At the operational level, it was essentially a pursuit of three foot-mobile regiments, under divisional command, by single brigades and supporting forces rotating out of a U.S. division headquarters. As opposed to the slightly later Battle of Bong Son, the full airmobile division was not in combat at one time. 
Stretched to the limit, the South Vietnamese asked the U.S. forces for assistance. The U.S. I Field Force Vietnam (corps equivalent) commander for the area, MG Stanley Larsen, told GEN William Westmoreland that he thought the 1st Cavalry Division (Airmobile) was ready, and got permission for it to use its mobility to bypass the road ambushes. Since the PAVN along the road had planned to ambush trucks, there was not an issue of not being able to find the relieving troops. While the heliborne U.S. troopers could be heard miles away, their actual attack zones could not be determined until they swooped to a landing. A brigade of the "1st Cav" was dispatched to take on the three PAVN regiments.
Early movements by 1st Cavalry Division (airmobile)
Task Force (TF) INGRAM, a reinforced battalion of 2/12 Cavalry, moved by helicopter from An Khe to Plei Me, bypassing the 23nd regiment. U.S. aircraft supplied Plei Me with parachute-dropped supplies.
Division commander Harry Kinnard thought he might be able to outmaneuver and confront a large force, and moved his 1st Brigade to Pleiku, where it took operational control of TF INGRAM, provided fire support to the ARVN force now freed to move to Plei Me, and providing a reserve.
By this time, 1st Cav units had flown from Pleiku to areas within striking range of the Plei Me area. Their field bases were not in Plei Me, but in a position to give fire support and move heliborne troops anywhere in the area, potentially cutting of PAVN retreat.
Late that night, the 33rd PAVN Regiment began to withdraw to the west, leaving a strong rear guard. The next phases were to be a matter of maneuver, with the PAVN moving under cover and the Cav engaging them when they were found. In airmobile doctrine, the Cav did not need to hold ground, but could attack and fly away.
Battle reaches the divisional level
1st Cav's responsibility changed, by order of Westmoreland, to "search and destroy" against all enemy forces in the region. One of the reasons for the change of scope was intelligence that "a field front (divisional headquarters) was controlling the enemy regiments. If so, this operation marked the first time any U.S. unit in Vietnam had opposed a division-size unit of the North Vietnamese Army under a single commander, "  Chu Huy Man.  It operated by brigade; while the 1st Cav was a division, it had only enough helicopters to lift one full brigade at a time, plus air cavalry scout In the pursuit, the first contact was made by Cav platoons that encountered a force in battalion strength, six miles southwest of Plei Mei. The contact was soon too close for U.S. fire support. After "finding and fixing" the enemy, the U.S. units airlifted out, but set ambushes for 3 November.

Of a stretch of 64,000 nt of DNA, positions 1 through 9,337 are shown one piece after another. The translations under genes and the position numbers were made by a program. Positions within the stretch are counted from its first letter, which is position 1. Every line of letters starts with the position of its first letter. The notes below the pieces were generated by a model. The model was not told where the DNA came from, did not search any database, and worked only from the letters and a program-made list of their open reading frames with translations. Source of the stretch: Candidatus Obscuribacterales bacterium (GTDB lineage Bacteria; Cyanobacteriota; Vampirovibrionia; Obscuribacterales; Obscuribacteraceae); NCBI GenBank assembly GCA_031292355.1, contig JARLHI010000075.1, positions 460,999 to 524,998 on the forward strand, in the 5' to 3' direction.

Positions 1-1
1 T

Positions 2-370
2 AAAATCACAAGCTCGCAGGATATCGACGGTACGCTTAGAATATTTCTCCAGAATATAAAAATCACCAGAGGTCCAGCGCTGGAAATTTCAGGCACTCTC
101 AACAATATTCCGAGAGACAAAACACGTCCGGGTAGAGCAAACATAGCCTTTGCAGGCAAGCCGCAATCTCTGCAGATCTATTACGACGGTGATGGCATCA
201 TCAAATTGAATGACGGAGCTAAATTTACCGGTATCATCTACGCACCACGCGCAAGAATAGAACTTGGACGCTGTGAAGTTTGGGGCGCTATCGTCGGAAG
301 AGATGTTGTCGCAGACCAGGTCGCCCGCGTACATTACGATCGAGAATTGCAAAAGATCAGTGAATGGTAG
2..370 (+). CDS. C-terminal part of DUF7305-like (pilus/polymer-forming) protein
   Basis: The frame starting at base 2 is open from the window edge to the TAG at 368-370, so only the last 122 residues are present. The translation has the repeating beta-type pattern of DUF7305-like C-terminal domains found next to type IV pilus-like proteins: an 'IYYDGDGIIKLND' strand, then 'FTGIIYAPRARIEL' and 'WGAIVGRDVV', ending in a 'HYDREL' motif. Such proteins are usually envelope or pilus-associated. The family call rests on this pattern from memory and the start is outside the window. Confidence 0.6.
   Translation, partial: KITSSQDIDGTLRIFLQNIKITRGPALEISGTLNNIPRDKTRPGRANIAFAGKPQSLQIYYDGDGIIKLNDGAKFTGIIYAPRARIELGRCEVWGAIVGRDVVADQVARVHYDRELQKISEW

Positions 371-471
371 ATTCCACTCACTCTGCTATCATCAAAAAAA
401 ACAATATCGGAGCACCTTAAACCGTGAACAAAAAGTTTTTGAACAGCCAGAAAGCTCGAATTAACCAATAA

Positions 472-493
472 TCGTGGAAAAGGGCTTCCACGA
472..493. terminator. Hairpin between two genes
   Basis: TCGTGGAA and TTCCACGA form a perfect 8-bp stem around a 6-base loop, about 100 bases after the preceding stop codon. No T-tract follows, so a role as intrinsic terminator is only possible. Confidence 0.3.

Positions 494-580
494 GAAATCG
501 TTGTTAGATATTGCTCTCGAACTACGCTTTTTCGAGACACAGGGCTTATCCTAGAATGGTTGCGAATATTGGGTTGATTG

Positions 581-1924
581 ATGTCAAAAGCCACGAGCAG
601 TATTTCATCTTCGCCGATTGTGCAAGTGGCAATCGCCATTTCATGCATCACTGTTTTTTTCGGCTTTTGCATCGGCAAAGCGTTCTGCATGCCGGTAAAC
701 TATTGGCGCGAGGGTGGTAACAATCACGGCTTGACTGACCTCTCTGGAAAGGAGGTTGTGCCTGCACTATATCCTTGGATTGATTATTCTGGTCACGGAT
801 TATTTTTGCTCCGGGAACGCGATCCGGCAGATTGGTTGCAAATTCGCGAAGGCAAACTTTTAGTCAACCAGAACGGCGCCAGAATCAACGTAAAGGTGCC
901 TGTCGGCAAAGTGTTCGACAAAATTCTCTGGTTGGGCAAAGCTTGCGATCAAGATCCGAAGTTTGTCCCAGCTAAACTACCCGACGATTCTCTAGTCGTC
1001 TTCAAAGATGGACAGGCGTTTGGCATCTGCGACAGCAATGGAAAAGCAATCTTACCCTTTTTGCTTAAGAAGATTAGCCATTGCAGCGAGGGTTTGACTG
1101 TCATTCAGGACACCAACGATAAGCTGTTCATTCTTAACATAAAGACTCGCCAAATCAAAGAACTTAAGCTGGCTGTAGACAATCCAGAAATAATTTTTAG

The ambush overwhelmed the enemy heavy weapons unit, and the ambush patrol pulled back to its field base and strengthened its defenses. By late that evening, it was under attack by several North Vietnamese companies, and was in danger of being overrun by midnight. Reinforcements arrived in forty minutes. It was the first time:
- a unit, under heavy fire, was reinforced, at night, by helicopter lift into an unfamiliar landing zone
- aerial rocket artillery (2.75" unguided rockets fired from armed helicopters was used at night, and as close as 50 meters to friendly forces.
On November 14, after preliminary surveys with the brigade commander,  then-LTC Hal Moore took 450 men of the 1/7 Cavalry battalion -- the same unit that George Armstrong Custer took to a place called the Greasy Grass, or the Little Big Horn -- to a place with no name other than the map designation, Landing Zone X-Ray (LZ X-Ray), and was soon in a desperate fight with the 7/66 PAVN battalion under then-Nguyen Huu An. Both An and Moore became lieutenant generals.
The North Vietnamese wanted to test tactics against the new airmobile units, one of which was "hugging the belt" -- staying in such close contact that the U.S. support weapons could not be used for fear of fratricide. In his after-action report, Moore said,
Fire support to be truly effective must be close-in. Against heavy attacks such as the ones we defended against, some enemy will get very close or even intermingled with friendly in the high grass. Bringing fires in promptly, “walking them in” extremely close helped us greatly. The commander cannot wait until he knows exactly where all his men are. If he does, in a heavy action, he will get more men killed by waiting than if he starts shooting immediately. Once the enemy gets as close as 25 meters out or intermingled then he has the friendly fighting on his terms, with those who have made it that close. Close fire support then can be used to cut off his follow-up units, and they will be there.